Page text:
In my many conversations with investors and industry peers about factor investing, one topic seems to always come up: factor investing timing. I’ve had recent discussions on this topic with a central bank whose managers need to think about preserving capital and with a more nimble RIA team which explicitly wants to use timing to pursue
Factors, which are broad, historically persistent drivers of return, are inherently cyclical: Because each factor is driven by different phenomena, they tend to outperform at different times. How can investors aim to take advantage of this cyclicality of factor premiums in funds?
Our view: Market timing is difficult to accomplish, and with factors, it is no different. Rushing in and out of a factor strategy can cause harm to long-term returns and erode a portfolio’s diversification. That said, factors do demonstrate some cyclicality, which offers opportunity to improve the prospects of a diversified factor portfolio.
We believe there is a better way. When using factors in your investing strategy, rather than going in and out of factors, consider starting with a portfolio that is well diversified across key factors. Most investors can rebalance to those strategic factor weights.
Some investors might want to go further, and implement modest tilts around that strategic factor allocation. Factor tilting, rather than short-term in-and-out timing, can balance opportunities to seek improved returns while maintaining the potential long-term benefits of a well-diversified factor portfolio.
What signals might an investor use to tilt toward or away from factors over time?
How we tilt factor investments
Our research indicates that it’s possible to tilt to various factors to add incremental return to a multi factor portfolio by over- and under-weighting select factors relative to others, while maintaining long-term exposure to all factors.
Here’s how. Let’s consider five equity style factors: value, size, momentum, quality and minimum volatility. For each factor, we consider four indicators to determine whether to tilt towards or away from the factor.
We start by assessing macroeconomic conditions to determine if the factor could be helped or hindered by the current environment. For example, during the expansion phase of the business cycle, when growth is accelerating, the momentum factor has tended to perform well.
Next, we review valuation to see whether the factor is expensive or cheap relative to its own history.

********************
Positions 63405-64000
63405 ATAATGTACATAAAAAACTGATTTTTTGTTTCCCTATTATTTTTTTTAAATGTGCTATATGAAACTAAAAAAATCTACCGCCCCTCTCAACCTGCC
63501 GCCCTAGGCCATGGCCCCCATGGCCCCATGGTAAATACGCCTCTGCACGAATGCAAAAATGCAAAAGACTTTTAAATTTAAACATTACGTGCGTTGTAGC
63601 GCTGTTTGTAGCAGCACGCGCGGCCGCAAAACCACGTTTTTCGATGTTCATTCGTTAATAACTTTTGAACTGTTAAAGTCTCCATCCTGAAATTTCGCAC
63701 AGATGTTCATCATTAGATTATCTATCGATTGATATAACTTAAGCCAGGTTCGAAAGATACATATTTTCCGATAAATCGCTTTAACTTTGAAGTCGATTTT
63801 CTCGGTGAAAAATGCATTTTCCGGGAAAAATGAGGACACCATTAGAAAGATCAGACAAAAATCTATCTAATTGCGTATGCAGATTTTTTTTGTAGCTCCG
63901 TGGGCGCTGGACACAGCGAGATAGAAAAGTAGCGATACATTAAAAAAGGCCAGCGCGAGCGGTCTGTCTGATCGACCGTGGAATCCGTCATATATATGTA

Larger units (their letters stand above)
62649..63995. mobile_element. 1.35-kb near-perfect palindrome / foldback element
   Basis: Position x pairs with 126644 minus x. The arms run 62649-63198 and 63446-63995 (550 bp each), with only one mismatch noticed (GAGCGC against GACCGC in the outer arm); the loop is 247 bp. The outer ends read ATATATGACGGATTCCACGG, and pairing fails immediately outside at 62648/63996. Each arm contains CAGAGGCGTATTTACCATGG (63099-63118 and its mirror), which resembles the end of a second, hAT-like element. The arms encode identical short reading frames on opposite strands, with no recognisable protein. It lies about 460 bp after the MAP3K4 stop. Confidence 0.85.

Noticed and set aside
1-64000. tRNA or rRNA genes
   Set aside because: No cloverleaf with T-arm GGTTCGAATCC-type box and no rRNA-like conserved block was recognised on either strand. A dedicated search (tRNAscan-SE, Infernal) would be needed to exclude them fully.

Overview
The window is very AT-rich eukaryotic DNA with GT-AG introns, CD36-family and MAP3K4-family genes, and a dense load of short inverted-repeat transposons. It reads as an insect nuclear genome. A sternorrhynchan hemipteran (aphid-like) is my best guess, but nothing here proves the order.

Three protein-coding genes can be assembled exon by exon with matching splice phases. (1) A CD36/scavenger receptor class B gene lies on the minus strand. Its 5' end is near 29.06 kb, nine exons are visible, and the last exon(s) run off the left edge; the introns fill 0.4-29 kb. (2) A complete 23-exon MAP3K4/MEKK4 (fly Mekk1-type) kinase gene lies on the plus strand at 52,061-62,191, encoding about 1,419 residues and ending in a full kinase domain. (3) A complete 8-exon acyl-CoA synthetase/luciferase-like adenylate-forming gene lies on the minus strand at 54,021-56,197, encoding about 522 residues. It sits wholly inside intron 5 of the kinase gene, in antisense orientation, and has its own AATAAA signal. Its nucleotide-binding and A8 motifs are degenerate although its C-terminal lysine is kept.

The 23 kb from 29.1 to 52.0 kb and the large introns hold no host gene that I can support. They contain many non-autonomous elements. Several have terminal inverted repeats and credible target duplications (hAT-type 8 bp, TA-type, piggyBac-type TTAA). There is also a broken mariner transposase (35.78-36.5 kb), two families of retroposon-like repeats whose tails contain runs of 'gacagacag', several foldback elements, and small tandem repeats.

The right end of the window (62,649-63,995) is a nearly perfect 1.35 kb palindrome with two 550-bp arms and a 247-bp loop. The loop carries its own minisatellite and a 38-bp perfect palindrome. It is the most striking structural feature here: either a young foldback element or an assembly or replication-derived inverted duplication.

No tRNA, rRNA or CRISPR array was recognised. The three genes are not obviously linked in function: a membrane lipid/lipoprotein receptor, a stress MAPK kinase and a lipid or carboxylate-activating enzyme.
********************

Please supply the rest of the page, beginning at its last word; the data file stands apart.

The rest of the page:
Relative strength measures whether the factor has had strong recent performance.
Another signal, dispersion measures how much opportunity a factor has to outperform in the current environment—or how similarly or dissimilarly the universe of stocks demonstrates factor characteristics. More dispersion creates more opportunities.
Each of the four indicators is valuable on its own, but we think it is even more effective to combine these four insights into a composite indicator. This tells us whether to under-, over- or neutral-weight the factor relative to the other factors, while still maintaining diversified exposure to all the factors over time—i.e. tilting, not timing.
How much does tilting add?
We’ve written extensively about the potential return benefits of a well-diversified multi-factor portfolio relative to a benchmark index. A multi-factor portfolio could maintain equal-weighted exposure to all style factors and add modest tilts to potentially increase relative returns. The degree of the tilt for each of the five style factors should vary depending on the strength of the over- or underweight indicator and the investor’s risk tolerance.
Factor tilting may also add diversification benefits for investors already holding multi-factor portfolios. When comparing the addition of a factor-tilting portfolio or a traditional, actively managed mutual fund, returns from the tilting portfolio may have lower correlation with the multi-factor portfolio than returns of active mutual funds.
Our current factor tilts
Our tilts as of March 31, 2017, included an overweight to momentum and an underweight to quality. Momentum stocks typically benefit when economies expand and are attractively valued. Quality had poor relative strength and narrow dispersion.
Ways to implement factor tilts
Investors may choose to incorporate tilting views in several ways: by explicitly allocating to a factor-rotation strategy within the equity allocation, by layering tilting insights over existing investments or by letting tilting views influence manager selection and re-balancing. The availability of a wide range of factor ETFs makes implementation straightforward and transparent.
This article was originally posted on BlackRock.com
Disclosure: I/we have no positions in any stocks mentioned, and no plans to initiate any positions within the next 72 hours.
I wrote this article myself, and it expresses my own opinions. I am not receiving compensation for it. I have no business relationship with any company whose stock is mentioned in this article.